The Waterloo Police Department reports that on January 14th, 2018,
officers arrested Nicholas E. Schessl, age 26, of 428 W Main St in the
Village of Waterloo. Schessl was charged with Disorderly Conduct
(Violation), and Criminal Mischief in the second degree (Class D Felony).
The charges stem from a complaint where it is alleged that Schessl threw a
beer bottle inside of a Village of Waterloo business, and damaged a
digital juke box. Schessl was arraigned in the Village of Waterloo Court
and committed to the Seneca County Correctional Facility in lieu of $1,000
cash/$2,000 secured bond bail. Schessl is to appear back in the Village of
Waterloo Court on January 17th, 2018 at 4:00pm.
The Waterloo Police Department repots that on January 7th, 2018 at about
2:30am, officers arrested Mark L. Cooley, age 57, of 59 North Virginia
Street in the Village of Waterloo. Cooley was charged with Harassment in
the second degree after it was alleged that he pushed another Village of
Waterloo resident to the ground during a domestic dispute. Cooley was
arraigned in the Town of Tyre Court and committed to the Seneca County
Correctional Facility on $1,000 cash/$2,000 secured bond bail. Cooley is
to appear in the Village of Waterloo Court on 1-17-18 at 5:00pm.
Many of us use Facebook to connect with friends and share moments of our lives with them. Unfortunately, some people see Facebook as just another tool to gain personal information and use it to gain lines of credit and other services.
Recently, posts are being shared that are similar to a survey and are normally titled “let’s get to know you”. These posts ask personal questions about yourself that you answer and then share for your friends to see. Some of these are harmless while others are created to gather information about you. Some of these questions asked in the survey are the same security questions that are asked when creating accounts. Some examples of these are, where have you lived, what was your first car, what was your high school mascot etc. Hackers can then build profiles with your information and these questions to establish lines of credit or possibly gaining access to your existing accounts.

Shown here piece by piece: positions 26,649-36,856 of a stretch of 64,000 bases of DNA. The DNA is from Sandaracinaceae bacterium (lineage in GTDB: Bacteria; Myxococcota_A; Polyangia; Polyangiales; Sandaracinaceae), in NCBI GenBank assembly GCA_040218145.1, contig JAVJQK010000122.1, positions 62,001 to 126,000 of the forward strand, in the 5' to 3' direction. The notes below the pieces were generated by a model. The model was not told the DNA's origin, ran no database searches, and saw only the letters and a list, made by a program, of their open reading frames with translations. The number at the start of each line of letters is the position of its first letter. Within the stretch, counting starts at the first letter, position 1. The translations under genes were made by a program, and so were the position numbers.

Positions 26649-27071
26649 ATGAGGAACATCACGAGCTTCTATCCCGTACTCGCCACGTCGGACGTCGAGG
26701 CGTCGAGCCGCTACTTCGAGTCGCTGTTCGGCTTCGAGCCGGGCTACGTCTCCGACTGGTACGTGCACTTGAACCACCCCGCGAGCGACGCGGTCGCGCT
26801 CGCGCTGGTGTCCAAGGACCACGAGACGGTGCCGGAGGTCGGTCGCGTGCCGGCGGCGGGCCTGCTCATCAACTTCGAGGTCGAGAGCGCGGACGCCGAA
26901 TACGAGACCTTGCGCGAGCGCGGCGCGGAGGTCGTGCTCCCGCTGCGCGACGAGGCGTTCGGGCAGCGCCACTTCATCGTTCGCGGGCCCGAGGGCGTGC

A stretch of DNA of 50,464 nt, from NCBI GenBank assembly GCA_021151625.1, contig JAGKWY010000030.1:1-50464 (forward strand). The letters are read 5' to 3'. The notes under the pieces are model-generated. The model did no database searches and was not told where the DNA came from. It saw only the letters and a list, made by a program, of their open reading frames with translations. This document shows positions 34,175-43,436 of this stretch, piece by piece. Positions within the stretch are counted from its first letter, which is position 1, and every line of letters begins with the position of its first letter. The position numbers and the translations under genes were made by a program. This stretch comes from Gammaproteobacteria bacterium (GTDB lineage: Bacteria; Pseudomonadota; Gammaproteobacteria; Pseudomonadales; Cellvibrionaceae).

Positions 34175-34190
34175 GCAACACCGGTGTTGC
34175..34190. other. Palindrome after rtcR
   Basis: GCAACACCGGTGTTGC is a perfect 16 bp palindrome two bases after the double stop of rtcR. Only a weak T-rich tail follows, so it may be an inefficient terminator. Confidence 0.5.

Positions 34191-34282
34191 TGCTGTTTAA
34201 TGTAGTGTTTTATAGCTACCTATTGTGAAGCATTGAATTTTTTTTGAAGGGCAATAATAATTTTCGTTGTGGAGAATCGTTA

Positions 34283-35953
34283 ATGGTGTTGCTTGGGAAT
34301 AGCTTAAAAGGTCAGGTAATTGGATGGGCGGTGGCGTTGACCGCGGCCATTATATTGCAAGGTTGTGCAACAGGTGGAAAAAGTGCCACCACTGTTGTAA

All Facebook users should refrain from participating in these posts as there is no way to determine which ones are safe and which ones are not.
As a reminder, there are many types of scams ranging from phone, email and social media. Everyone should be cautious in providing any personal information over these platforms. Phone scams are still very popular and many scammers are now cloaking or disguising their numbers as local phone numbers in efforts to get more people to answer their calls. If you feel that you have suffered the effects of a scam, contact your local law enforcement agency for assistance.
Chief Jason E. Godley
Waterloo Police Department